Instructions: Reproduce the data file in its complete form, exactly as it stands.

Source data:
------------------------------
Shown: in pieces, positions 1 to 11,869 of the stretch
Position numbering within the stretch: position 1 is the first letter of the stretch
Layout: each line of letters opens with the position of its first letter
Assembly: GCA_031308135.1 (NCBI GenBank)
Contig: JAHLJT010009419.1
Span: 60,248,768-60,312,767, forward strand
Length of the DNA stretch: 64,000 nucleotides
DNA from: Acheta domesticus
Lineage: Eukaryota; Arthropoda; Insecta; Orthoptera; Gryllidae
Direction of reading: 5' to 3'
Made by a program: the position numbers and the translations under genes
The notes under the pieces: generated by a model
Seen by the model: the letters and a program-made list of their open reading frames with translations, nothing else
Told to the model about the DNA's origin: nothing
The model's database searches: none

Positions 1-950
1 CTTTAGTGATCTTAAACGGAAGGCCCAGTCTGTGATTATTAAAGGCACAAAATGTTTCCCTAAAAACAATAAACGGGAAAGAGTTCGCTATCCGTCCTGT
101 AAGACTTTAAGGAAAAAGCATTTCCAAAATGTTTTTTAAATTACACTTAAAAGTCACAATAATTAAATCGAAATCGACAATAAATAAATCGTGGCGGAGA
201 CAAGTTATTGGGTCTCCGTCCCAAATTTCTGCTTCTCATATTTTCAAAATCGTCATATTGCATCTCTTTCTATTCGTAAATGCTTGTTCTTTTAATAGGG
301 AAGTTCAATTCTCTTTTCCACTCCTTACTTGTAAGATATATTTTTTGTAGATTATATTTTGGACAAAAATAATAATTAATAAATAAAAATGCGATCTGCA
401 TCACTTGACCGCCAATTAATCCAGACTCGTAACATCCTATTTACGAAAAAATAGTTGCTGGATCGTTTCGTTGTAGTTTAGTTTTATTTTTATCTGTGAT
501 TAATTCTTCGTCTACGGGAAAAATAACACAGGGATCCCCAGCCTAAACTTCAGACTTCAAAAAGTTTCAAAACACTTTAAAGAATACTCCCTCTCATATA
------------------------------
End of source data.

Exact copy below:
Shown: in pieces, positions 1 to 11,869 of the stretch
Position numbering within the stretch: position 1 is the first letter of the stretch
Layout: each line of letters opens with the position of its first letter
Assembly: GCA_031308135.1 (NCBI GenBank)
Contig: JAHLJT010009419.1
Span: 60,248,768-60,312,767, forward strand
Length of the DNA stretch: 64,000 nucleotides
DNA from: Acheta domesticus
Lineage: Eukaryota; Arthropoda; Insecta; Orthoptera; Gryllidae
Direction of reading: 5' to 3'
Made by a program: the position numbers and the translations under genes
The notes under the pieces: generated by a model
Seen by the model: the letters and a program-made list of their open reading frames with translations, nothing else
Told to the model about the DNA's origin: nothing
The model's database searches: none

Positions 1-950
1 CTTTAGTGATCTTAAACGGAAGGCCCAGTCTGTGATTATTAAAGGCACAAAATGTTTCCCTAAAAACAATAAACGGGAAAGAGTTCGCTATCCGTCCTGT
101 AAGACTTTAAGGAAAAAGCATTTCCAAAATGTTTTTTAAATTACACTTAAAAGTCACAATAATTAAATCGAAATCGACAATAAATAAATCGTGGCGGAGA
201 CAAGTTATTGGGTCTCCGTCCCAAATTTCTGCTTCTCATATTTTCAAAATCGTCATATTGCATCTCTTTCTATTCGTAAATGCTTGTTCTTTTAATAGGG
301 AAGTTCAATTCTCTTTTCCACTCCTTACTTGTAAGATATATTTTTTGTAGATTATATTTTGGACAAAAATAATAATTAATAAATAAAAATGCGATCTGCA
401 TCACTTGACCGCCAATTAATCCAGACTCGTAACATCCTATTTACGAAAAAATAGTTGCTGGATCGTTTCGTTGTAGTTTAGTTTTATTTTTATCTGTGAT
501 TAATTCTTCGTCTACGGGAAAAATAACACAGGGATCCCCAGCCTAAACTTCAGACTTCAAAAAGTTTCAAAACACTTTAAAGAATACTCCCTCTCATATA